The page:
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‘Iconic’ Ross-shire view on the line with wind farm plans, it’s claimed  

Credit:  Ross-shire Journal | 09/10/2013 | www.ross-shirejournal.co.uk ~~

A new application for a wind farm in the Ben Wyvis area has brought strong opposition from the Mountaineering Council of Scotland (MCofS).

The proposal from ABO Wind UK Ltd is for up to six turbines at Woodlands Farm, about three kilometres north of Dingwall. The site is on rough grazing land behind the Cnoc a’Bhreacaich hill, at an altitude of about 250 metres, and each structure would be 125 metres to blade tip.

The mountaineering council says the development would mar an iconic view of the mountain.

But the developers claim the site has been chosen after being identified by the Highland Council as being the most favoured in the area for wind farm development.

Mountaineering council chief officer David Gibson this week confirmed it would be lodging an official objection against the plan.

He said: “Based on our assessment of the information provided by ABO Wind UK, and given that the landscape and visual sensitivities relating to the proposal are rated ‘medium to high’, the MCofS will make a formal objection should this proposal come to a formal planning application.

“The operational and already extended wind farms to the north and south make the retention of open views to Ben Wyvis from the Black Isle of particular significance.”

“We are not anti-wind but seek proper protection from inappropriate developments for Scotland’s mountains and wild land.

“It seems that despite its iconic status as a major landscape feature in the north, that Ben Wyvis is open house for developers.

“Clearly, such speculation is fuelled by government incentives which guarantee financial returns and the lack of adequate protection in planning legislation for our mountain areas. When will the assault on Ben Wyvis cease?”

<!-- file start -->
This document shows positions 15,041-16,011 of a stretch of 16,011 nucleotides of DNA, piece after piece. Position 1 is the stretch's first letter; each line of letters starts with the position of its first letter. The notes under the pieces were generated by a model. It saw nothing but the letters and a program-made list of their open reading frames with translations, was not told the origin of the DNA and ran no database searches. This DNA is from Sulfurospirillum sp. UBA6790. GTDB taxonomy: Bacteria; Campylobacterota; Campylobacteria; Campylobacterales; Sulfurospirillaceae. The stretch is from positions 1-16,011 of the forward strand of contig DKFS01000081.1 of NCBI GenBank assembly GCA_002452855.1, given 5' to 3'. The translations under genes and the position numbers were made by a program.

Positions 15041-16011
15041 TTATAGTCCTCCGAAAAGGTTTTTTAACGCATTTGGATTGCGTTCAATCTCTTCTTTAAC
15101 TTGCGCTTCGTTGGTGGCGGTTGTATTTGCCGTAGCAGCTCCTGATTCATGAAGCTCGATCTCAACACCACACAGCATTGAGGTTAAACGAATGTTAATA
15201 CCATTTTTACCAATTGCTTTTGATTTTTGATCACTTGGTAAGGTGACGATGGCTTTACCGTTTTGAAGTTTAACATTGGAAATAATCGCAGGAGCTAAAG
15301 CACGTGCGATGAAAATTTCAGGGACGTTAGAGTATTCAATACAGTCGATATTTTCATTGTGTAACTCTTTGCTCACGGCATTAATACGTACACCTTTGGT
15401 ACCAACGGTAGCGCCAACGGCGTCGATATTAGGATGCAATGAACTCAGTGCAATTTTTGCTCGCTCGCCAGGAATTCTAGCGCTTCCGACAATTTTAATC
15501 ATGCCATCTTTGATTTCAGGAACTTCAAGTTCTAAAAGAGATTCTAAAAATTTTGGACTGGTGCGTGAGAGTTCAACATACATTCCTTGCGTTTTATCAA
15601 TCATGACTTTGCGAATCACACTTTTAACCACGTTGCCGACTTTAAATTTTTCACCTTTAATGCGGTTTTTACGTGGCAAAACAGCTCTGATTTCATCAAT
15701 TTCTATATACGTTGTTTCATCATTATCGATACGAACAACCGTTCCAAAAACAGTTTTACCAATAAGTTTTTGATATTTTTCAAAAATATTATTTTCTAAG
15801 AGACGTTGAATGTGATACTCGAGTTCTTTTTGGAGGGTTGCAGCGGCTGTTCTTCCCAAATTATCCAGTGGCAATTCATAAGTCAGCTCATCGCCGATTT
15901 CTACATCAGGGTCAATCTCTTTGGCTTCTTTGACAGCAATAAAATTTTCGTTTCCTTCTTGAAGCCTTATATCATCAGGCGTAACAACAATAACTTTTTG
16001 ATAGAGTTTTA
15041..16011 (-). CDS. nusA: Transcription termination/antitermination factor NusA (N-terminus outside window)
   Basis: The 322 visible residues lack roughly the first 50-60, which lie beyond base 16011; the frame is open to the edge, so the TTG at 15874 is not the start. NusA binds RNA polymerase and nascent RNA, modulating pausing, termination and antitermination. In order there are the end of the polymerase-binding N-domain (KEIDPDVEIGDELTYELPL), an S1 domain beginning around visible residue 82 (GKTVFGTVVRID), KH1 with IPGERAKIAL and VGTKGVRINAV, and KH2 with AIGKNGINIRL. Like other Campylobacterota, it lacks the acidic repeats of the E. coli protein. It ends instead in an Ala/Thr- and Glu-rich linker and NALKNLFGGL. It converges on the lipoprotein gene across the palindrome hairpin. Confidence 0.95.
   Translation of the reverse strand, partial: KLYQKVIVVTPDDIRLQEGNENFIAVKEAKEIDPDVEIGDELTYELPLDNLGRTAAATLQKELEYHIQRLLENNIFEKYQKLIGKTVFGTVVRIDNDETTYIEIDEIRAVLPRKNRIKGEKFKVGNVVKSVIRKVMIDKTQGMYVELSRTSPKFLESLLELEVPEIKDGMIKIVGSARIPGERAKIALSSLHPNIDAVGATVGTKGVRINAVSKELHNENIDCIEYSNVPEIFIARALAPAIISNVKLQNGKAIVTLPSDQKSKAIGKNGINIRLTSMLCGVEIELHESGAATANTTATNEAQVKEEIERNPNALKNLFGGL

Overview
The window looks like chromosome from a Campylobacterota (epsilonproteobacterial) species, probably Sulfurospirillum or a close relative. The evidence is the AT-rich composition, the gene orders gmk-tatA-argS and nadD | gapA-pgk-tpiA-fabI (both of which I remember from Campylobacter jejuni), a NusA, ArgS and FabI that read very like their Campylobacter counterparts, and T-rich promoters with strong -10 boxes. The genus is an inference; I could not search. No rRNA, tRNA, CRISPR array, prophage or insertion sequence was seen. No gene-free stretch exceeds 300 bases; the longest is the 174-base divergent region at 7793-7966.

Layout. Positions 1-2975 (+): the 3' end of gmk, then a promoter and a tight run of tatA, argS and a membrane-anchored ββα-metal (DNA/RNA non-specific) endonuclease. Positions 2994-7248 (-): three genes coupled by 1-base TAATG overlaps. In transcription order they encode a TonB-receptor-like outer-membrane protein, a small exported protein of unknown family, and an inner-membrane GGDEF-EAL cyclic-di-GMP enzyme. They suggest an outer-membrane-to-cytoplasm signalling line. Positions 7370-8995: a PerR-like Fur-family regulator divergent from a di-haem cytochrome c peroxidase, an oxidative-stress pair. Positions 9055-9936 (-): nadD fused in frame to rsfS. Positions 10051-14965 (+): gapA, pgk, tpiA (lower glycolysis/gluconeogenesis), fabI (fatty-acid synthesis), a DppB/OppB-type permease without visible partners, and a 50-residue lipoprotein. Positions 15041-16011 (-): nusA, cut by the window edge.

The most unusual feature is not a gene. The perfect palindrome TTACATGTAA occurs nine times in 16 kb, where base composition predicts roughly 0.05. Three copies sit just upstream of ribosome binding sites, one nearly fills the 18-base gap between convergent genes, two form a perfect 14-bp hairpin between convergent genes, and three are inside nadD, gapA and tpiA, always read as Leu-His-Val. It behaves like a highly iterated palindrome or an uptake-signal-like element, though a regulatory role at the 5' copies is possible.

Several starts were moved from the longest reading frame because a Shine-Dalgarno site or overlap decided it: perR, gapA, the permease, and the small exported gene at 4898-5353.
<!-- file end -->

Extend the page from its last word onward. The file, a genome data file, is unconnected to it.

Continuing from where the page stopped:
ABO Wind project manager Clark Crosbie said: “We are very much aware of the concerns about impacts on Ben Wyvis in relation to previous projects in the area.

“Indeed, the MCofS has already written to us on this matter and we have responded inviting them to the public exhibitions we are holding, where we will present for the first time our detailed proposals for the project.

“ABO Wind recognises the sensitivities relating to Ben Wyvis. This has significantly influenced our whole approach to the design of the wind farm and we believe we have used the topography of the existing land form around the site to minimise visual impacts.

“People will be able to judge this for themselves when they see the visual representations currently being prepared for our forthcoming public exhibitions.

“We encourage members of the Mountaineering Council of Scotland and all other interested parties to attend.”.

“The site proposed for Woodlands Wind Farm is in the top rated ‘Stage Three – Area of Search’ for wind energy development, as designated by the Highland Council.

“As such, we have chosen a site in an area which the Highland Council feels is most appropriate for wind power”.

Earlier this year, Energy Minister Fergus Ewing opened ABO Wind UK’s Highland base in Inverness and, at that time, the company revealed plans to invest around £390 million in five wind farm proposals for the Highlands over the next three years.

The Woodlands Wind Farm is the first of these new projects.

In September the MCofS successfully urged developer PI Renewables to withdraw plans for a wind farm on Carn Gorm, on the southern slopes of the Ben Wyvis massif.

Earlier in the year Falck Renewables was refused planning permission for similar plans for a proposed Clach Liath wind farm on the eastern side of Ben Wyvis.

ABO Wind is holding three public meetings to explain its proposals: at Evanton Sports Centre on October 23; Findon Hall, Culbokie, on October 24, and Dingwall Town Hall on October 25.

The wind farm proposal can also be seen online at http:

Source:  Ross-shire Journal | 09/10/2013 | www.ross-shirejournal.co.uk

This article is the work of the source indicated. Any opinions expressed in it are not necessarily those of National Wind Watch.

The copyright of this article resides with the author or publisher indicated. As part of its noncommercial effort to present the environmental, social, scientific, and economic issues of large-scale wind power development to a global audience seeking such information, National Wind Watch endeavors to observe “fair use” as provided for in section 107 of U.S. Copyright Law and similar “fair dealing” provisions of the copyright laws of other nations. Send requests to excerpt, general inquiries, and comments via e-mail.

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